Just so you know
When I look at your posts as a whole, I see someone that either: Doesn't make an effort *or* isn't suited to the job. I don't say this to be mean. I say this to let you know what a stranger sees when they look at the body of your work. My intent is not to tear you down, but to let you know how you present yourself so you can do something about it. If this is what I see, then its not unreasonable to think someone else (say a job recruiter, or perspective interviewer) might see. You have a post saying you are confused by git so can someone walk you through it. That's not a good sign. A system used by millions, with hundreds of on-line tutorials, designed to be at least somewhat user-friendly. If I look at this thread from the perspective of someone considering you for a job then my doubts are:
  • If this person can't get an basic grasp on git with all the documentation out there, what are the odds they can read a sparse API doc and use it? Or what about reading another team member's code with no documentation?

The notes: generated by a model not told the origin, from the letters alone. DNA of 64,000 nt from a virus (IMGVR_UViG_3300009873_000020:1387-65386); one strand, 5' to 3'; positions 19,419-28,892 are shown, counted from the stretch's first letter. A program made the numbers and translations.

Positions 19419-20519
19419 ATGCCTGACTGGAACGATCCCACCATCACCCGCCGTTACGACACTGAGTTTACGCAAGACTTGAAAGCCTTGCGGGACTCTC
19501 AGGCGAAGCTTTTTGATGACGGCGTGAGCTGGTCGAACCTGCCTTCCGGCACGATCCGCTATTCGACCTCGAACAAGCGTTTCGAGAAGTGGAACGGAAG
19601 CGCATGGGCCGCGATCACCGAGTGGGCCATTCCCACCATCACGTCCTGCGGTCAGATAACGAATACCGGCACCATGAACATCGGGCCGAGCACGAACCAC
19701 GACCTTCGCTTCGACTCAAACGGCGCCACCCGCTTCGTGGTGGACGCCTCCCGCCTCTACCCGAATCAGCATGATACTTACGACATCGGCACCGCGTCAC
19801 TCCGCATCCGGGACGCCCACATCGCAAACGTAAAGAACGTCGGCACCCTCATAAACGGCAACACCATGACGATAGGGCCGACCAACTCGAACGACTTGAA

• Are they even trying? As soon as they were confused they wanted to be taken by the hand and walked through. I don't see any mention of the dozen tutorials they tried on their own, or hours spent trying that should have resulted in more specific questions. Maybe they can only learn and test well in school but can't apply their schooling to the real world. Or maybe they think their first job is an extension of school and its our job to school them.
You have a few posts whining about how tough it is to get a job. And yes, they do read like whining to me at any rate, so as an interviewer I would have to wonder. Viewed through the lens of an interviewer it makes me wonder if you did any research into the companies, did you compare the job requirements to your skills, did you bother to read some books on building better resumes, have you worked through some interviewing skills workshops/books? They sound like you are unfamiliar with the hiring process and the work-world in general. I would wonder if my company would be your entrance into the adult world of work.